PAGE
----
The peonies are poking up, and the fruit tree buds are swelling. I can hear the rumblings of spring on the way... with the hum of bees making tentative flights after almost 2 months in their winter cluster. Things are coming back to life in the vegetable garden, the kale, swiss chard, sorrel and parsley are growing new leaves from plants left last fall. I often leave plants to experiment and see if they'll grow again in the spring, the chioggia and golden beets, along with the spicy mustard greens are growing new leaves. Soon I will be outside, weeding, composting, transplanting, and creating the beginnings of this years garden. I know we'll have more snow and cold, but I always start around the 3rd week of January, it's part of my internal timing. Winter gardening has it's own virtues, like being able to move plants and trees and seeing the bones of a tree or shrub to prune properly. Being able to have a clean slate and start over, and try to learn from last years garden what worked, or didn't.
This week our weather has mostly been in the 30's and 40's, yesterday we even had a mild snow flurry. A couple days ago it was around 50, the bees were flying ( they will start flying in 50 degree weather). In the northwest we can have mild days in the middle of winter, so it felt good to have a sunny day today and be outdoors. I walked all around the garden, the flower beds, and fruit trees, accessing what's growing, and what needs pruning. Today I organized my seeds and gave them a new moisture proof container. Even though I've been storing them indoors, I felt like they were having too many humidity fluctuations with our rain soaked days we'd been having, the rivers and valley are flooding again, and many roads are closed.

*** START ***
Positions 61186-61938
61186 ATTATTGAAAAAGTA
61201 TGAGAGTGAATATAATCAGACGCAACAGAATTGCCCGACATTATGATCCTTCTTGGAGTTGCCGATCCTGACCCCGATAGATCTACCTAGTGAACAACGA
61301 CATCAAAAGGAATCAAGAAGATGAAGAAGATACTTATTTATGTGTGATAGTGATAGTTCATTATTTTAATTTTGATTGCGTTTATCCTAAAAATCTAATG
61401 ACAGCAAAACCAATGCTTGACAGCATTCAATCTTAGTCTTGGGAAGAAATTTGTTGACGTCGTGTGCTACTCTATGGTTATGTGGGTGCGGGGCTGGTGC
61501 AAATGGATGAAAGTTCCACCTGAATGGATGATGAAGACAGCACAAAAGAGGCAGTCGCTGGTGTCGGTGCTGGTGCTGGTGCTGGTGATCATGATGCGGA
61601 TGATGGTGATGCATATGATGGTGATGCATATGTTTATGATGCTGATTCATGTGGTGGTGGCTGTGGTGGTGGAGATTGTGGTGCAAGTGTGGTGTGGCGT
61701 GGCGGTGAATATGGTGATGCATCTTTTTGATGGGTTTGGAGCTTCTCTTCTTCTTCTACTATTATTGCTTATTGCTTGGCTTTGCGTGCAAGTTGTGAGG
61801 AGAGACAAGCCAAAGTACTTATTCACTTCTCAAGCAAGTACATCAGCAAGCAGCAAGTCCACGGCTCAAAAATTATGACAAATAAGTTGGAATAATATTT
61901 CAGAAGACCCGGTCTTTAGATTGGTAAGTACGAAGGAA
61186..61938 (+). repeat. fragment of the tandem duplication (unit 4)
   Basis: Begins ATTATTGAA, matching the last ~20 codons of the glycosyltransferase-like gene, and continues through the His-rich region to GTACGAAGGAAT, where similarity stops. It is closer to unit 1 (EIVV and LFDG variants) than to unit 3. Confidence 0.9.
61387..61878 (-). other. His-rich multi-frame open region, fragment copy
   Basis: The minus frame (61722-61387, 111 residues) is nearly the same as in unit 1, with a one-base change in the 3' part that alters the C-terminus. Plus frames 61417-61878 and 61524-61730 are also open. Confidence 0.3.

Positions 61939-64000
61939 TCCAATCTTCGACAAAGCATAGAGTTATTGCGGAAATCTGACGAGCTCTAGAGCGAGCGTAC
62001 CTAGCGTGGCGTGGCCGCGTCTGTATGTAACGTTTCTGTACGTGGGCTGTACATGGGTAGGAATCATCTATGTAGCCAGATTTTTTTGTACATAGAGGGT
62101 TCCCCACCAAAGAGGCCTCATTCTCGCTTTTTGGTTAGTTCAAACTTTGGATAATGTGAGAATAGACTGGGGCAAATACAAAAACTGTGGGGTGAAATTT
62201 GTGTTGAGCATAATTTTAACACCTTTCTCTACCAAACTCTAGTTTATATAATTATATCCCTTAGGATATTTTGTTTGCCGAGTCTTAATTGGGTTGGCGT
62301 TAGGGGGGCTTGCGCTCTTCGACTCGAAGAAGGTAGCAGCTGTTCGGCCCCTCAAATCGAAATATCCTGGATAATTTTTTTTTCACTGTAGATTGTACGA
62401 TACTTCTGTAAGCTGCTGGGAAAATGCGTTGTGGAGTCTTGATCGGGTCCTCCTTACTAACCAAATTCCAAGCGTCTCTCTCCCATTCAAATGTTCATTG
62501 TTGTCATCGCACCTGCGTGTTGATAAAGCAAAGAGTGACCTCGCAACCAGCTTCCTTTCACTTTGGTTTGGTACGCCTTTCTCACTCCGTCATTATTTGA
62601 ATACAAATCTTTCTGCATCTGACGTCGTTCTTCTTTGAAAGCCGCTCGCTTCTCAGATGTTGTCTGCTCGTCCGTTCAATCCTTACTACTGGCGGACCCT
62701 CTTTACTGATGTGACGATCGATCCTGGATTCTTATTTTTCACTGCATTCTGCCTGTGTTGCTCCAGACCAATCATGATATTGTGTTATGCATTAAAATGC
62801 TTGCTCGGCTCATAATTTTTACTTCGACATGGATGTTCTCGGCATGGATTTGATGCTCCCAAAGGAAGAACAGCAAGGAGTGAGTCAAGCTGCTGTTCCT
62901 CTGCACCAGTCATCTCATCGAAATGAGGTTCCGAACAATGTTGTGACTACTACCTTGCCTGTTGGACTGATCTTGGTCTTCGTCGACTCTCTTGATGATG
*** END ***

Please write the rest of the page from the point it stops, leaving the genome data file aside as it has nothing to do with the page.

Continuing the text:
I let one of the mini rex rabbit does go in to visit the buck today, we should have babies in around 30-31 days. Tomorrow I'll let another one, and the next day the 3rd one. You always want to take the does to the bucks cage, and never the buck to the does cage. She is territorial and may hurt him, bucks however will happily share their lovenest with the does. The chickens were allowed out to run around for a few hours in the sun, and loved scratching for bugs and grubs. Yesterday we had an evening grosbeak visit our bird feeder. That was exciting, because it is so early in the year for them, I should look up and see where they've flown in from. The robins will be arriving in a few weeks, and their song is a true sign of spring.
This time of year the thought of aged manure and compost is on my mind. Soon we'll be putting an ad on craigslist for aged alpaca or llama manure, we specify aged and a tractor to load, we bring a trailer to haul it in. I have traded with fruit trees, berry bushes, and planters, along with paying for loads. We try to get it a couple of times per year. Our animals don't currently make enough manure for our garden needs, aged manure and good compost are key factors in garden success and worth finding a good source. You can use any farm animal manure, we just happen to like the size and ability to break down with the alpaca and llama.